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Eve Aronoff: New restaurant Frita Batido will be casual, affordable


Ann Arbor top chef Eve Aronoff will be unveiling the menu of her new restaurant Frita Batido Wednesday at a cocktail party at eve the restaurant, her current spot in Kerrytown.
"I'm very excited," said Aronoff as she polished off last-minute details Tuesday night. "I've been thinking about this for a long time."
Ten years to be exact. Since opening eve in 2003, she feels freer to do more things now. After opening eve it was pretty time consuming, so much that she didn't feel like she had much energy to do anything else after working 100-hour weeks. But the idea of a Cuban restaurant was always in the back of her mind. Now that she feels more settled at the Kerrytown hot spot, she says she's ready to do something else. She also said there's a great staff in place at eve so she's confident she's leaving the restaurant in capable hands.
So why a Cuban-inspired restaurant? Aronoff says her grandmother lived in Miami, where Cuban influences can be seen everywhere and Aronoff spent a lot of time soaking up the food and culture.
It may seem like a departure from the French-based cooking philsophy and techniques at eve. But Aronoff emphasizes that it will still be her cooking style and that Frita Batido is actually more in line with her personality.
"I'm a super casual person," Aronoff said, adding that Frita Batido's menu will reflect more bold, contrasting flavors and ingredients that she loves such as mangoes and avocados.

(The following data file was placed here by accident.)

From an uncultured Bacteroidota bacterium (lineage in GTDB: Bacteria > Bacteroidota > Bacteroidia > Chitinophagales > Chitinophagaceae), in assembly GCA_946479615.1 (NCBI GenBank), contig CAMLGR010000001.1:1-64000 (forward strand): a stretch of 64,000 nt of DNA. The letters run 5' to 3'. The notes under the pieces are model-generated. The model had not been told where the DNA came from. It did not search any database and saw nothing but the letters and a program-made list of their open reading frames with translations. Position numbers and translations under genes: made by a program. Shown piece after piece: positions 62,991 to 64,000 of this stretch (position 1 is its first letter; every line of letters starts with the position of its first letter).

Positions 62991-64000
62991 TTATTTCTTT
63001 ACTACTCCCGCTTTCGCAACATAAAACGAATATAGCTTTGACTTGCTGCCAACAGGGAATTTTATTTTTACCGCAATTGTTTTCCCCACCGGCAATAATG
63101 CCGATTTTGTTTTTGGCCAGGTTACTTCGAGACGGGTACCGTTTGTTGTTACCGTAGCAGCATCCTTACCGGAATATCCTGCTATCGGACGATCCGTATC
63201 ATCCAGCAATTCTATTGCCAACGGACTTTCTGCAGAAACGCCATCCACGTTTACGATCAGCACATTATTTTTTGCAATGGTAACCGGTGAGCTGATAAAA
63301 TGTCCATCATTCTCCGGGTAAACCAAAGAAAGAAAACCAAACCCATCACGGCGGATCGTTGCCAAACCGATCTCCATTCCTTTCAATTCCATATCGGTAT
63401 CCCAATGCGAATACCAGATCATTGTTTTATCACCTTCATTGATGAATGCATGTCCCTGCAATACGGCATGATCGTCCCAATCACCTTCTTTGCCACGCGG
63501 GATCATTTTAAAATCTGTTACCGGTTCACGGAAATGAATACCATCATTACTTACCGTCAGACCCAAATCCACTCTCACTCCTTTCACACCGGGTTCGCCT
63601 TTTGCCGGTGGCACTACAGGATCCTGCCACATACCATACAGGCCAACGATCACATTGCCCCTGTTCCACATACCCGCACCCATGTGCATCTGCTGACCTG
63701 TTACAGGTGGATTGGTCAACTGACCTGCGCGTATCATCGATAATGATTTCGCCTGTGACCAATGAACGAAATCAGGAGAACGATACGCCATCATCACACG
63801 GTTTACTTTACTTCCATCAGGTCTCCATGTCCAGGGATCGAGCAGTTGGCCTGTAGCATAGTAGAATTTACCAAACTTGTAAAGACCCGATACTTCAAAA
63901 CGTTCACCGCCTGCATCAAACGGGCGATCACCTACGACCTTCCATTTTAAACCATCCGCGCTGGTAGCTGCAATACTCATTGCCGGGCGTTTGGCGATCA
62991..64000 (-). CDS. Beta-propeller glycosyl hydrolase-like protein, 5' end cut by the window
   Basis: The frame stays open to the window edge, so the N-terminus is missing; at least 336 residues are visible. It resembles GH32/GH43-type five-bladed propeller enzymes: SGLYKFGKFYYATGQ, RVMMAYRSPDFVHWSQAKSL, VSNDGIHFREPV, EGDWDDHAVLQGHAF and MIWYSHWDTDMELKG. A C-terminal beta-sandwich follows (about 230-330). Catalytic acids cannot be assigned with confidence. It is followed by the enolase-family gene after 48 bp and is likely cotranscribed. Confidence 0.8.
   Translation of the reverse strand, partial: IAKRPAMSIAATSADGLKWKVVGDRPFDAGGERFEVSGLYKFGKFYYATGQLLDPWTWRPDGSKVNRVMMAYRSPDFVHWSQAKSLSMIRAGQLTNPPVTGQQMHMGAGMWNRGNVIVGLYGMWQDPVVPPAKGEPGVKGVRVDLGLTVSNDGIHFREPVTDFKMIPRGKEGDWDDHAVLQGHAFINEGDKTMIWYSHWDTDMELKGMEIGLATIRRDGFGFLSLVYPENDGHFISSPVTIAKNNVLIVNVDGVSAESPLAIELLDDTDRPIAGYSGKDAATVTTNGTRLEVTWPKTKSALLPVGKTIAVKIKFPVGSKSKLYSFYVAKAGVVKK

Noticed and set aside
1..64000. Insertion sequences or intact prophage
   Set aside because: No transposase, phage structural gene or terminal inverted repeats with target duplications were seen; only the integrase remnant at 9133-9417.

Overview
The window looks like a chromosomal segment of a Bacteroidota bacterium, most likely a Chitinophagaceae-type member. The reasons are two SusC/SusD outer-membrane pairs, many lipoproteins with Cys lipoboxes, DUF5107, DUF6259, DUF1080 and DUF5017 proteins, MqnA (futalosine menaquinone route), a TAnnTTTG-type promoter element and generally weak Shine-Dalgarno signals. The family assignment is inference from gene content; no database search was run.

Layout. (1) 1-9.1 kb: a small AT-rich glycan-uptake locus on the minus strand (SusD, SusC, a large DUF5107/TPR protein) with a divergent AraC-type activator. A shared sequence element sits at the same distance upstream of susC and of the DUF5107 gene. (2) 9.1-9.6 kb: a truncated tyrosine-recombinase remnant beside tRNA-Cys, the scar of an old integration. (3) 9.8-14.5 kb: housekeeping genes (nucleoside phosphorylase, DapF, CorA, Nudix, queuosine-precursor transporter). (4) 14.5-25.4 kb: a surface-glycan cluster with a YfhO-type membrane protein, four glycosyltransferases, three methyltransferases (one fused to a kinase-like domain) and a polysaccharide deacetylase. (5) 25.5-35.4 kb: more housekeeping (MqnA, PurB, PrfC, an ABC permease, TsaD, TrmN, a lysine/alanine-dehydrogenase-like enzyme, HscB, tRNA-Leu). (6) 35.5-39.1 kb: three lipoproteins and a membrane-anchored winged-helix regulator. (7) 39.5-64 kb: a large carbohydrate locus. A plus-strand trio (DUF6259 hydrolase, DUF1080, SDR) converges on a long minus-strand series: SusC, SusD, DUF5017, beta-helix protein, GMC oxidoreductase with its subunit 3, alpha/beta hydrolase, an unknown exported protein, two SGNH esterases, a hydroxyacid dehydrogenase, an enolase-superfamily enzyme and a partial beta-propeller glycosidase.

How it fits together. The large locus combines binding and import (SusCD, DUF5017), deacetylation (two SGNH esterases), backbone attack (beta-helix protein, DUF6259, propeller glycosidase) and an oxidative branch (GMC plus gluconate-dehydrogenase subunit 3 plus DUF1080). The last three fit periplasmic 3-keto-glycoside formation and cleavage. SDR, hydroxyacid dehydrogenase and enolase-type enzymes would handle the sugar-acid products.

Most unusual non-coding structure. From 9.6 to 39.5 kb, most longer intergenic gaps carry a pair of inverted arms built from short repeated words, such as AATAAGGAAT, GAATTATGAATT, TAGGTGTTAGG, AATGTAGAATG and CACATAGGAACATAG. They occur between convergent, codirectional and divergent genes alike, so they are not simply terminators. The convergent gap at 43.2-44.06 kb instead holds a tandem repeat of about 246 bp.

Also, a lot of the philosophies in place at eve--following the seasons and using local ingredients--will also be followed at Frita Batido, she said.
Her love of street food also inspired the feel of the restaurant, which Aronoff says will be an informal, laid-back vibe. She also emphasized that it's not meant to be a traditional Cuban restaurant but rather a casual, affordable place inspired by the food and culture. For example, she said, at eve they do a Cuban Reuben, a play on the sandwich. There's a pork loin marinated with lemongrass and shallots, topped with chipotle mayo, gruyere, cornichons and a fried egg.
They're doing "really fun versions" of traditional dishes, she said, by being more free spirited and paying attention to flavors and ingredients.
But for a clue on what's the real star of the menu look no further than the restaurant's name. Frita, Aronoff explained, means burger (clarification: as Ecma points out in the comments below,  the word frita "is used in Cuba to name their special hamburger") and batido means milkshake. With plans to be open for lunch, dinner and late night that sounds like the right kind of eats.
She wouldn't give details on exactly where Frita Batido will be since she is in the final stages of negotations for the space but she will be close enough that she will be splitting her time between eve and Frita Batido. And it will definitely be in Ann Arbor, not Chicago as she was thinking of before.
Frita Batido should open within six months, she said.

For more information on eve the restaurant and the cocktail party, click here.

Tickets are $55 per person, with tax and gratuity additional. Party starts at 7 p.m. and will feature a standing buffet with drinks, tunes spun by DJ Raj Mahal and an art show by graffiti artist Antonio "Shades" Agee.


  • Ecma 5 years ago

    Interesting your article, just one thing that I would like to mention.
    The word frita does not mean hamburger, the word itsef doesn't have a meaning in spanish. It is used in Cuba to name their special hamburger.

  • dorothy 5 years ago

    Hi Ecma, thanks for the correction, I will change it in the story. Thanks!